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Lawmakers say they want a more transparent and timely budget process

Lawmakers say they want a more transparent and timely budget process.{ } (WRGB)
Lawmakers say they want a more transparent and timely budget process. (WRGB)
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As the New York State budget moves hours and days...and possibly weeks...past its April 1st deadline, lawmakers are questioning the budget process, which has a long-standing reputation of being late.

While the Cuomo administration passed on-time budgets for his first four years in office, the majority of the adopted budgets throughout the state's history have come late, at times impacting state workers along with some organizations and charities. Governor Hochul's first budget as Governor was adopted on April 9th in 2022. Some lawmakers have expressed frustration on the deliberate nature of the talks in 2023.

MORE: With no budget vote in sight on deadline day, NYS Legislature sent home

"In my 5 years that I’ve been here, this is the worst process that I’ve been a part of," Republican Assemblyman Chris Tague says. "They’ve had since January to put something together, to be working on this budget. Negotiations should’ve started a month ago, and we should’ve had a deal ready to go on the table at the beginning of this week."

Some Democrats say missing the deadline means they're working to make sure nothing is missed throughout the process, calling it an effort to not make any mistakes along the way. With that in mind, reports say lawmakers will be voting on an extender on Monday.

MORE: Hochul outlines proposed bail law changes listed in 2024 executive budget

"I think we’re going to make sure the state workers are not impacted by this because that would be unfair," Democrat Assemblywoman Carrie Woerner says. "The legislators won’t get paid until the budget gets done, which I think is actually the right thing."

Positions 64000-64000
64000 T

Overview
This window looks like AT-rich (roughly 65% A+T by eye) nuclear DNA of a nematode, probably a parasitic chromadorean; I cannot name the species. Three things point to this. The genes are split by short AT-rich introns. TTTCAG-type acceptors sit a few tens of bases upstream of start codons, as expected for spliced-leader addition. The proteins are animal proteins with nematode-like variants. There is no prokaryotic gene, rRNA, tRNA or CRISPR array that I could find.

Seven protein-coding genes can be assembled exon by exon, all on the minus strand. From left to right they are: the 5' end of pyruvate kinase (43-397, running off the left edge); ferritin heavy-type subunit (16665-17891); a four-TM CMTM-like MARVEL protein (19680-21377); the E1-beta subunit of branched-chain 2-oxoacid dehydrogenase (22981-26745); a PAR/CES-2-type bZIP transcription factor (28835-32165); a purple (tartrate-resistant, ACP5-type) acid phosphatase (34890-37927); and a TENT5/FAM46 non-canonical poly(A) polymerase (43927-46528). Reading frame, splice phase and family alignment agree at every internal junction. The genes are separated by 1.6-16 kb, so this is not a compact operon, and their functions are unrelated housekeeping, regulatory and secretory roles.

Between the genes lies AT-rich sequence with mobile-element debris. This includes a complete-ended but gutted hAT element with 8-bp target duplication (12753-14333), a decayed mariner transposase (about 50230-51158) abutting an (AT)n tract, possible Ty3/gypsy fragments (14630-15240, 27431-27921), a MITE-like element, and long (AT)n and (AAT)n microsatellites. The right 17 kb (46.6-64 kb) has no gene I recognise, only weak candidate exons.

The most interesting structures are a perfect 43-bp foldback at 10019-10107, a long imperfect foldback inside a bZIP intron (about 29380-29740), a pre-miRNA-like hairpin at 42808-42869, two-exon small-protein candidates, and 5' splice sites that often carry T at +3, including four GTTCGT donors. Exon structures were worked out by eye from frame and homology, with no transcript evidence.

Fellow Democrat Phil Steck says like in many other states, the legislature should have more power in the budget process.

MORE: As Governor Hochul proposes new bail reform changes, justice advocates push back

"When you have legislative budgeting what happens is you have the two houses get together. They have conference committees, they work out a budget, and it gets done. It’s a more efficient process and that’s the process the federal government uses."

On Wednesday, Republican lawmakers introduced the "NYS Budget Transparency Act", aimed at not allowing any budgetary legislative proceedings between midnight at 8 a.m., while limiting "messages of necessity."

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"We want the three days to read the bill, understand it and represent ourselves on the floor with important questions on why they’re doing it for our constituents, and be real representatives," Republican State Senator Jim Tedisco says.

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